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Sober living programs offer extended support to recovering addicts. Most program participants are in the process of transitioning from intensive substance abuse treatment to independent living. They all share the common goal of gaining total independence following sobriety.
According to an Alcoholics Anonymous (AA) survey completed by 6,000+ recovering addicts:1
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After successfully completing an addiction rehabilitation treatment, participants of a sober living program receive continuing care in a clinically supervised recovery home. This is also known as a sober living home.
You can find most sober living houses in residential neighborhoods around the world. This location setting is most comfortable and ideal for people trying to reintegrate into society.
The aftermath of an inpatient stay isn’t exempt from obstacles, roadblocks, or temptations as the person adjusts to day-to-day life. The relapse rate for substance use disorder (SUD) falls between 40% and 60%.2
Sober living houses are beneficial for people who aren’t yet stable enough to return home. They provide people with a safe space to apply what they’ve learned in rehab and reduce their relapse risk.
If you or someone you know is going through the recovery stages of addiction, help is available. Discharge right after an inpatient stay doesn’t always lead to long-term sobriety. At any moment, relapse can happen.
Sober living homes are alcohol-free and drug-free living environments. Residents may have to adhere to certain house rules while there, such as:
Here are other things that you can expect while residing in a sober living house:
Sober living homes provide guided independence. This allows residents to function as normal adults while preventing them from falling back into old patterns.
House members typically have the freedom to:
Some recovery homes have set curfews and a sign-in/sign-out process for residents. Recent rehab graduates may also have a senior member of the house assigned to accompany them when they leave the house.
Residents also have access to additional training and development programs. These programs help them build on the sobriety skills they learned in rehab.
There are plenty of ways house members can receive support through recovery. For example, supervised staff members are readily on standby to help residents:
According to Current Psychiatry Reports, a peer-reviewed medical journal, 85% of people in recovery relapse and tend to resume substance use a year after addiction treatment.3
A tailored aftercare plan, paired with a relapse prevention plan designed in therapy, helps residents stay aware of their triggers that may result in relapse. This self-awareness helps them practice healthy coping mechanisms in stressful or tempting situations.
Most recovery homes have set program lengths. However, some programs offer custom stays for as long as needed.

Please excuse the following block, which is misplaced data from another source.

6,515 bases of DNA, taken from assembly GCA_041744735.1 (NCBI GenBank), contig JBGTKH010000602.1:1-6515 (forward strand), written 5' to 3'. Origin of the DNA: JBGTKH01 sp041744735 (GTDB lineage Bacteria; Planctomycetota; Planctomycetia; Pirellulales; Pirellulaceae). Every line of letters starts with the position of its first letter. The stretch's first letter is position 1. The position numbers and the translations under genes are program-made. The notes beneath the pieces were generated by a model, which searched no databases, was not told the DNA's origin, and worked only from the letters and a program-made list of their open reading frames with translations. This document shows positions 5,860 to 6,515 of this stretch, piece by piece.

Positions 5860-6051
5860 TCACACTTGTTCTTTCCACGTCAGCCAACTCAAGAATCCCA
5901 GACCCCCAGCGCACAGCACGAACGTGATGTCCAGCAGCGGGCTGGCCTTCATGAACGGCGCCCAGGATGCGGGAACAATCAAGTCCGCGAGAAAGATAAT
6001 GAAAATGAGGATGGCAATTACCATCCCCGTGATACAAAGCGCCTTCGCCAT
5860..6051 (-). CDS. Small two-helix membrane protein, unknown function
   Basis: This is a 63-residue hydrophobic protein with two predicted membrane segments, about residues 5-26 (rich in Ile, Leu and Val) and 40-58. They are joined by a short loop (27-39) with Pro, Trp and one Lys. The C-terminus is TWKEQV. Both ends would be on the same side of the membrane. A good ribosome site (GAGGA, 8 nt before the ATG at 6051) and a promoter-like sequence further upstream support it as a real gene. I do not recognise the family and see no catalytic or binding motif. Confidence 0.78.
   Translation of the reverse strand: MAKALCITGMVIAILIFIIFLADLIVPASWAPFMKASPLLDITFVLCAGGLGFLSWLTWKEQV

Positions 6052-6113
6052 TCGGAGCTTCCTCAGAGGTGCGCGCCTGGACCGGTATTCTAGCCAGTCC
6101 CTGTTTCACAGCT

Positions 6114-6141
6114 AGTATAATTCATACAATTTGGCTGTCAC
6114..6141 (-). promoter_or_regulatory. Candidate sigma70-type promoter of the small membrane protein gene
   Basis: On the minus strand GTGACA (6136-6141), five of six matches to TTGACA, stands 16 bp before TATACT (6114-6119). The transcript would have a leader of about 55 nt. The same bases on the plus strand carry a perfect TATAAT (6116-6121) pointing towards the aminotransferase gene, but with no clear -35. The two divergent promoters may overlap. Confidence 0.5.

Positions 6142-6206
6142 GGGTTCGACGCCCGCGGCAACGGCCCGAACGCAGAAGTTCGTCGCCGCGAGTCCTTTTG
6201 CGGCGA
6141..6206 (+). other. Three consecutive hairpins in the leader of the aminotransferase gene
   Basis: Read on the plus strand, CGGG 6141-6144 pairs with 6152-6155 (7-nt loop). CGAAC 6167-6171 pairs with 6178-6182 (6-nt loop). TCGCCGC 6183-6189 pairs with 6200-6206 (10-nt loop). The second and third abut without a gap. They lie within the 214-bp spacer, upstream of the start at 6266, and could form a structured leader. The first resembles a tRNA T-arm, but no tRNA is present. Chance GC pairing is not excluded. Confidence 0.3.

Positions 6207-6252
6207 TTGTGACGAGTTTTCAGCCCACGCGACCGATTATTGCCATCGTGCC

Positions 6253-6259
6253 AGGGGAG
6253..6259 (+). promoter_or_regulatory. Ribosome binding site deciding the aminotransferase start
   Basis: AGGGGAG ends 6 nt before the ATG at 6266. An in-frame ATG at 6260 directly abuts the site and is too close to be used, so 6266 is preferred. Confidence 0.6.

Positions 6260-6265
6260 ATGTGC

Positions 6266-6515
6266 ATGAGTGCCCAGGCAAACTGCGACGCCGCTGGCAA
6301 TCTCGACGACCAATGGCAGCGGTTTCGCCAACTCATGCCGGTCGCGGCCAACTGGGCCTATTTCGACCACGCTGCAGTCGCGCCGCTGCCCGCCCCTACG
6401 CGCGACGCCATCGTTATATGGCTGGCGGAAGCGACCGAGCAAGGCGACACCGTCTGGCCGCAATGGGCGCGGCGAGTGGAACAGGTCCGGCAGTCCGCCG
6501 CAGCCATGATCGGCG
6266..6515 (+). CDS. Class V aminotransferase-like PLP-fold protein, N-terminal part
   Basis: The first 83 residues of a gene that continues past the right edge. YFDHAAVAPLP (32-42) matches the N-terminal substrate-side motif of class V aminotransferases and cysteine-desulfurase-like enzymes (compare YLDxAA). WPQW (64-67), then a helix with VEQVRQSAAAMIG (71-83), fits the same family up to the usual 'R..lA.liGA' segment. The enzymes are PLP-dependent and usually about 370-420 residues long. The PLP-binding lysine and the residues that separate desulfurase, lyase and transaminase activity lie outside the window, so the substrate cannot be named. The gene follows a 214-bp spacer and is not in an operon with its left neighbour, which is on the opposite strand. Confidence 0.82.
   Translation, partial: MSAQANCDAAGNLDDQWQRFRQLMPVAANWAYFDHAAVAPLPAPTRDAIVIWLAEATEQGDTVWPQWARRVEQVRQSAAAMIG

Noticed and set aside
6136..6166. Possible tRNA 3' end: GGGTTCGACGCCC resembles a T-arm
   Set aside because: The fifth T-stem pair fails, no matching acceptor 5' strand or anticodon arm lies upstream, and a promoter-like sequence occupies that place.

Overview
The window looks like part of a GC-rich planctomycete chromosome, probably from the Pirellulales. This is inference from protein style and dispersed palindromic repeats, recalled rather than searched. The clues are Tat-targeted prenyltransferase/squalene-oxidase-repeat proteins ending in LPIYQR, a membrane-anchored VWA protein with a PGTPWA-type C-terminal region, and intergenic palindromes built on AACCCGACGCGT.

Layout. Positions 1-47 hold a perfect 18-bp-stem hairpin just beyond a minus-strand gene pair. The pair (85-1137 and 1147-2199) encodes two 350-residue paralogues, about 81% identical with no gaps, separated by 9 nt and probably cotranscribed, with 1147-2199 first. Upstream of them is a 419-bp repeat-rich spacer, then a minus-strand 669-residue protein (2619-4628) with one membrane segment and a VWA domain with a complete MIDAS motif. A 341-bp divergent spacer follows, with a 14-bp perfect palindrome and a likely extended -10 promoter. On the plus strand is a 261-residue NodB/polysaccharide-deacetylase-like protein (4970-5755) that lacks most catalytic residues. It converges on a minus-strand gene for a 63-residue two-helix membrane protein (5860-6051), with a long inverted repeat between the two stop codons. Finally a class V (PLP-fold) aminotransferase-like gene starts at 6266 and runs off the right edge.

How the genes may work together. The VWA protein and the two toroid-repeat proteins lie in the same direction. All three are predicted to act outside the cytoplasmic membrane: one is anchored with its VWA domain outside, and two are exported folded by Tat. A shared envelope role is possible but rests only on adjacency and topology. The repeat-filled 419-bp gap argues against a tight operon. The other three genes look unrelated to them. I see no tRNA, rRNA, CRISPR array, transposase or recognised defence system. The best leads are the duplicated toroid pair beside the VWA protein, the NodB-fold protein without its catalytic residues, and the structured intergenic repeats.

Upon acceptance, house members are typically required to detox and show progress in working towards long-term sobriety. Sober living residents must also make rent payments to retain residency.
Sober living houses and inpatient treatment facilities have similar requirements. Both require residents to live on the premises full-time and work towards a sober lifestyle. However, their approaches to addiction recovery differ.
Residential (inpatient) treatment centers work exclusively with people struggling with severe addictions. They offer 24/7 care in conjunction with residential treatment programs.
Residential treatment facilities are the best fit for people in the early stages of recovery. Program members typically choose to enroll after completing medical detox. The average length of stay is between a few weeks and a few months.
Offerings at a residential treatment center may include:
The main outcome goals of inpatient treatment are to:
Residential treatment programs are much more structured and intensive than programs provided in sober living houses.
A sober living program bridges the gap between residential treatment and re-entry into the real world. While they don’t provide the same level of structure as residential treatment programs, sober living homes offer a safe environment to establish healthy habits and coping skills.
For the most part, house members have the freedom to come and go as long as they’re back before curfew. This less-restrictive environment ensures sober living residents can navigate the recovery process independently. They provide just enough structure and guidance as people ease back into daily life.
Sober living programs also offer longer stays than inpatient treatment facilities.
Sober living programs are specially designed for people who:
A study from the Journal of Psychoactive Drugs revealed the positive effects of 300 recovering addicts living in a sober living home. The outcomes included reductions in alcohol and drug use, psychiatric symptoms, and arrests.4
In a different study, they concluded that sober living homes are an unutilized modality that offers a clean, sober living space for people who are:5
A sober living program costs less than residential treatment. This is because sober living homes offer fewer services.
Rent prices for a sober living home generally correlate with rent prices for a decent apartment or home. Monthly rent payments vary based on average mortgage or rent costs in the area.
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